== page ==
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2016 News

Community Hospital Partners with Monterey Bay Aquarium Seafood Watch®; Commits to Serving Only Ocean-Friendly Seafood


Contact: Brenda Moore (831) 625-4544
Communication and Marketing: (831) 625-4505

Seafood WatchMONTEREY, CA — Community Hospital of the Monterey Peninsula today announces a formal partnership with the Monterey Bay Aquarium Seafood Watch program, committing to serve only seafood caught or farmed in ocean-friendly ways.

“Community Hospital is proud to be the first hospital nationwide participating in Seafood Watch, particularly since we share the Monterey Bay Aquarium’s home on the Monterey Peninsula,” says Steven Packer, MD, president/CEO of Community Hospital. “Seafood is among our menu choices nearly every day for the more than 1,800 meals prepared for patients, staff, and visitors. Our partnership with Seafood Watch reflects our commitment to their health and the health of the world’s oceans.”


Chris Vicioso, chef at Community Hospital of the
Monterey Peninsula, and his kitchen colleagues
advocated for becoming a partner in Seafood Watch. 

Seafood Watch empowers consumers and businesses to make choices for healthy oceans. Using science-based, peer-reviewed methods, Seafood Watch assesses how wild-caught and farmed seafood affect the environment, and provides recommendations for “Best Choices,” “Good Alternatives,” and which ones to “Avoid.”

As a Seafood Watch business partner, Community Hospital pledges to serve only seafood rated a “Best Choice” or “Good Alternative” and to educate its customers, suppliers, and employees about sustainability issues.

Adrian Chavarin

Adrian Chavarin of Community
Hospital of the Monterey Peninsula
has been working with suppliers to
source purchases to meet the
Seafood Watch standards.

“Seafood Watch is proud to welcome Community Hospital as its newest partner,” says Seafood Watch Director Jennifer Dianto-Kemmerly. “Working together is critical to help create healthy and abundant oceans that will continue to supply us with food, help regulate our climate, and provide a livelihood for millions of people."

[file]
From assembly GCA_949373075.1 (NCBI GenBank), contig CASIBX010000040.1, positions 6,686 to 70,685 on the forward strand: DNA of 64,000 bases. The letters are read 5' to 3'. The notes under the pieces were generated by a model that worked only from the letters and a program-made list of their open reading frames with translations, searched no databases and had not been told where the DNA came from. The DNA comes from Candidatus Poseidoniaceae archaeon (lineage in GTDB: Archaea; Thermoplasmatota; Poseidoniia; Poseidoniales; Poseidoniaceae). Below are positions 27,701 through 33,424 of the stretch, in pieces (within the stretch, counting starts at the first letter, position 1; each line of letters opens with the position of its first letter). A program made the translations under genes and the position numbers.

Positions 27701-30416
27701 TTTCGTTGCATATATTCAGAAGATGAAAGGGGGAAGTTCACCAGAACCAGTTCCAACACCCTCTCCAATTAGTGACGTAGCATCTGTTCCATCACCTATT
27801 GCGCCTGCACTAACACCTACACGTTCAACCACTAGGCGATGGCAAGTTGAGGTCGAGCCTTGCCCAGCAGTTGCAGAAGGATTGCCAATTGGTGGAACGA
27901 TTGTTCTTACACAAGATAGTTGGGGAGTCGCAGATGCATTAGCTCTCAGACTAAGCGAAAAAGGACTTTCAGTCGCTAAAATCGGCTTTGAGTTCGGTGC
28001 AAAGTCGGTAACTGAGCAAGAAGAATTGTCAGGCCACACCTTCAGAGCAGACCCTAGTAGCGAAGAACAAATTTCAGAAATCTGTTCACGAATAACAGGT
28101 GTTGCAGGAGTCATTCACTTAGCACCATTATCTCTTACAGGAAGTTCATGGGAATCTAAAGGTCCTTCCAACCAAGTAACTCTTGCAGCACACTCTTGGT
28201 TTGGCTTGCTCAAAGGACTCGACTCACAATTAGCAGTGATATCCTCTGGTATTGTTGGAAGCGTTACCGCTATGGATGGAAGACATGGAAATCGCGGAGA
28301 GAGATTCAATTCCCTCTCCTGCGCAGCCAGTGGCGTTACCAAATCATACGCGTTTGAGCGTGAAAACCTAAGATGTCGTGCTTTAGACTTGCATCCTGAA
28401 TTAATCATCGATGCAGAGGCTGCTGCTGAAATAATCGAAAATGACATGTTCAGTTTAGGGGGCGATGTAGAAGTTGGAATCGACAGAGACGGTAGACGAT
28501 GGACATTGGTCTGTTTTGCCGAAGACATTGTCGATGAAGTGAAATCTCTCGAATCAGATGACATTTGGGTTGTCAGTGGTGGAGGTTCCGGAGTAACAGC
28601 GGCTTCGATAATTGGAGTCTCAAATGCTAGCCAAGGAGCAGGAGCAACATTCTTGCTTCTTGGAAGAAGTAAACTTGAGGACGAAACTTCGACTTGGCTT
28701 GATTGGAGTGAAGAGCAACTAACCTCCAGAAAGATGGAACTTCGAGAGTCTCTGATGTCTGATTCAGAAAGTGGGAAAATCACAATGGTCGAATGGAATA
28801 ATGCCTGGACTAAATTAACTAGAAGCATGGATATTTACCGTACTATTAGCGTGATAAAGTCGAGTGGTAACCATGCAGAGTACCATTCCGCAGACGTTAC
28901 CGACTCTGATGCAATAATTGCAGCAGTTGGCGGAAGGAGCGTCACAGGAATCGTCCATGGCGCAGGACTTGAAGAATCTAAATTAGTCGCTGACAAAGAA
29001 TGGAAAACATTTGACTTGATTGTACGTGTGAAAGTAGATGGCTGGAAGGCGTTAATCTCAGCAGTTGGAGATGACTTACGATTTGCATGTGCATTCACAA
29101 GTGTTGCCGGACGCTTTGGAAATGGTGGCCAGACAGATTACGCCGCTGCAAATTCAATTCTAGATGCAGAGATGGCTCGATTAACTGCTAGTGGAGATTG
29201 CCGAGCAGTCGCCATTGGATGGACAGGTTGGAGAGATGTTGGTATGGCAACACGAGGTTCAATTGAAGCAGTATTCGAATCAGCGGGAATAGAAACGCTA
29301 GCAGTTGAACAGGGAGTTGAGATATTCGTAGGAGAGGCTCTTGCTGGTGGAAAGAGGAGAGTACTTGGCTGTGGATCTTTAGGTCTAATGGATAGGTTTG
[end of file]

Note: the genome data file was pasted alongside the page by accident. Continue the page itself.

Becoming part of Seafood Watch is the latest in a long history of sustainability practices adopted by Community Hospital, including water conservation, energy cogeneration, use of recycled materials, food-waste composting, installation of electric car charging stations, and an employee shuttle program.

By partnering with Seafood Watch, Community Hospital reflects its awareness about growing public concern with how our seafood choices affect the world’s fish populations and the impact of seafood production on ocean health.

Chris Vicioso

Chris Vicioso, chef at Community Hospital of the
Monterey Peninsula, slices wild salmon.

More than 50 percent of United States consumers say that buying sustainable seafood is personally important, according to Truven Health Analytics. Through the partnership, Community Hospital patrons can be confident menu selections come from ocean-friendly sources.

Seafood Watch science is referenced by more than 1,000 businesses at 150,000 locations worldwide to help inform their purchasing decisions. Community Hospital joins hundreds of partners entering into an official partnership with Monterey Bay Aquarium Seafood Watch and actively working with its Business Outreach program to help shift the market toward environmentally responsible fisheries and aquaculture operations.

Joe Abluton, a supervisor in Community Hospital’s Nutrition Services, advocated for joining Seafood Watch and worked closely with his kitchen colleagues, buyer/storekeeper Adrian Chavarin and Chris Vicioso, hospital chef, to analyze current menus, work with seafood suppliers, and change offerings and recipes as needed. Fish in some form is on the menu for patients and staff nearly every day, whether it’s fish tacos or almond-crusted tilapia. 

The most significant shift was finding another source for salmon, one of the most popular items on patient trays and in the cafeteria. Other tweaks were made and new recipes are being tested as some different kinds of fish are finding their way onto menus for the more than 1,800 meals served daily to patients, visitors, and staff.


Community Hospital of the Monterey Peninsula, established in 1934, has grown and evolved in direct response to the changing healthcare needs of the people it serves. It is a nonprofit healthcare provider with 220 staffed acute-care hospital beds and 28 skilled-nursing beds, delivering a continuum of care from birth to end of life, and every stage in between. It serves the Monterey Peninsula and surrounding communities through locations including the main hospital, outpatient facilities, satellite laboratories, a mental health clinic, a short-term skilled nursing facility, Hospice of the Central Coast, Montage Wellness Center, and business offices. Find more information about Community Hospital of the Monterey Peninsula at


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